New coalition for inclusive schooling to be launched

New coalition for inclusive schooling to be launched

EKKLESIA, LONDON: A new coalition called Accord, which will be launched officially on Monday 1 September 2008, is calling on Children, Schools and Families Secretary of State Ed Balls to stop publicly-funded faith schools from discriminating against students and teachers on the grounds of their beliefs. **

Accord has been established by the Association of Teachers and Lecturers (ATL), the Christian think-tank Ekklesia, the British Humanist Association (BHA) and a range of other organisations and individuals - including clergy, academics and public figures - to seek to build a new consensus for fairness and equality in schooling and schools policy.

Rabbi Dr Jonathan Romain, the minister of Maidenhead Synagogue, who chairs the new alliance, emphasises the diversity of its members: "Accord has been able to bring together such a wide range of organisations and individuals because our aim is for every school to welcome children from all backgrounds. It is a simple goal, strongly supported by the public, educationalists and students."

He continued: "As a rabbi I am committed to Jewish values and to passing them on to my children. But as a rabbi I also understand that no one gains if this is done in such a way that it damages good community relations, as in separate religious schools."

Jonathan Bartley, co-director of Ekklesia, said: "The case for schooling that builds bridges rather than boxes, is one which can unite people of different beliefs and backgrounds - including a growing number of Christians. By seeking to control admissions in schools which are funded almost entirely by the taxpayer, the Church is seen to be a self- serving club rather than a body fully committed to care for the community around it."

The launch of Accord coincides with new rules coming into place on 1 September that make it legal for voluntary controlled schools to reserve the headship for those of one belief only, and for voluntary aided schools to discriminate against non-teaching staff on the basis of their beliefs.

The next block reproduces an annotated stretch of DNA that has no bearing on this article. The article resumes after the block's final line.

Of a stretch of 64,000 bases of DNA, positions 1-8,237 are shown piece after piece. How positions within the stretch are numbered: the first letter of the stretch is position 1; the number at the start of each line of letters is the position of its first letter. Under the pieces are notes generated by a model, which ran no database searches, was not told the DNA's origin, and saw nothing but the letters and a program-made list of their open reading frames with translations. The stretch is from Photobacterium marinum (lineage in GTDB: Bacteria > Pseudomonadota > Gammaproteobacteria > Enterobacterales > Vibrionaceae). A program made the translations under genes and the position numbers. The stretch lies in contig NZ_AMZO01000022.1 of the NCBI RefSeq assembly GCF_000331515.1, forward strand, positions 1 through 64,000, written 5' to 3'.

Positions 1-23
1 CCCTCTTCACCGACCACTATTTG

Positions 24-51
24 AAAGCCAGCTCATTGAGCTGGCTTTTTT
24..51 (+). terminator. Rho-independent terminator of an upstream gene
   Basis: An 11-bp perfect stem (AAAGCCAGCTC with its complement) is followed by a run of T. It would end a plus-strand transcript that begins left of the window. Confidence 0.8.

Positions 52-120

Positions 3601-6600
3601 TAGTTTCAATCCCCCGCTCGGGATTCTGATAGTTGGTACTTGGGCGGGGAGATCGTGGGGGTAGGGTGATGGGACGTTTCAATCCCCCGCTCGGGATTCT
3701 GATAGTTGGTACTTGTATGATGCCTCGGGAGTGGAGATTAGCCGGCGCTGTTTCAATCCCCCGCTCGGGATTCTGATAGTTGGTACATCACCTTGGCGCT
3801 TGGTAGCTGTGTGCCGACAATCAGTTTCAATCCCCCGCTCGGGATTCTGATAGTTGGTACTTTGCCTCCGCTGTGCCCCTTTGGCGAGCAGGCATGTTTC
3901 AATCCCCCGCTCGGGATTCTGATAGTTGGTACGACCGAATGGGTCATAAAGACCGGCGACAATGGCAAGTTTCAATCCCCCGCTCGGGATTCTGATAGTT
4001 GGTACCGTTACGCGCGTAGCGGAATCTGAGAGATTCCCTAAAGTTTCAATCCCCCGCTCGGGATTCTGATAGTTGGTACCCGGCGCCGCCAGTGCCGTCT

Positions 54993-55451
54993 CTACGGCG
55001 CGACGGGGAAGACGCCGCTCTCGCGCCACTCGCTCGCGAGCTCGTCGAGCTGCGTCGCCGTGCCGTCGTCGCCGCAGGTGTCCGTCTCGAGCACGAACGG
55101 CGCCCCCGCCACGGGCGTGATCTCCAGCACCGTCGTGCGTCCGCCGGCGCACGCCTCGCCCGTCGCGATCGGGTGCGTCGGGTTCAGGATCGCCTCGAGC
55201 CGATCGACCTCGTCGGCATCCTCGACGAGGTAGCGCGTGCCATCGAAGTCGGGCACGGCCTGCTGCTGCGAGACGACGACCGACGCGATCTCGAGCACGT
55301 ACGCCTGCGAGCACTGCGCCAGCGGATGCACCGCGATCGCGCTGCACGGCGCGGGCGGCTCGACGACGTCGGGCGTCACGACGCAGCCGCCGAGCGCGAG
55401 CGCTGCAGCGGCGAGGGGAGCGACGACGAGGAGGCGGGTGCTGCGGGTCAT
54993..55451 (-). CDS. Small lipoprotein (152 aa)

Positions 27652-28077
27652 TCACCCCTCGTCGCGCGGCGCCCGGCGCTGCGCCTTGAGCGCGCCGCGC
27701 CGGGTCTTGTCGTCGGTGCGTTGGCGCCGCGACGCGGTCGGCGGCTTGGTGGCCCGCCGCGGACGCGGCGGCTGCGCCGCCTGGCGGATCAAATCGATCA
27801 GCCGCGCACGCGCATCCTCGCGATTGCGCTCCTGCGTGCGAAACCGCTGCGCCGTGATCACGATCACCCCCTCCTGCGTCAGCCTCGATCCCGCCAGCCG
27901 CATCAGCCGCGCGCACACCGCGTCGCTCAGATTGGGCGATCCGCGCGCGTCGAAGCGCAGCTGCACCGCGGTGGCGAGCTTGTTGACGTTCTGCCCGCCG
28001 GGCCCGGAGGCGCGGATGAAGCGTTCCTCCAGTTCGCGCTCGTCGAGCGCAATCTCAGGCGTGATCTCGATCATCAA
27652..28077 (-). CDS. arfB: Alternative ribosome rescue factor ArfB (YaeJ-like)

Mary Bousted, General Secretary of the Association of Teachers and Lecturers said: "We need schools which embrace the diversity in our communities, not schools which divide pupils and staff by faith. All children - regardless of their religion, culture, and family income - should have equal access to the best possible education in a good local school. Allowing schools to pick and choose pupils is not the best way to achieve this or to create young adults with the confidence and personal skills to live and work in our vibrant multi-cultural society."

Accord will be holding a launch and press conference in London on Monday 1 September. Its website will go 'live' then.

NOTES:

** This is an abbreviated version of a press release which had been embargoed until 1 September. Unfortunately, one paper chose for its own reasons to break the embargo and other news stories will now appear this weekend. We regret the inconvenience caused to the great majority who respected the professional protocol. Full details will be made available on Monday.

1. Ekklesia is a think-tank, founded in 2002, which promotes transformative theological ideas in public life.

2. It was listed amongst the top 20 think-tanks in Britain in 2005, by the Independent newspaper. It has been profiled by London's Evening Standard and the Daily Telegraph.

3. Ekklesia is independent of all church denominations, and operates on a self-financing, not- for-profit basis. It has one of most visited religious websites in the UK, and raised over £250,000 last year for peace, justice and development work.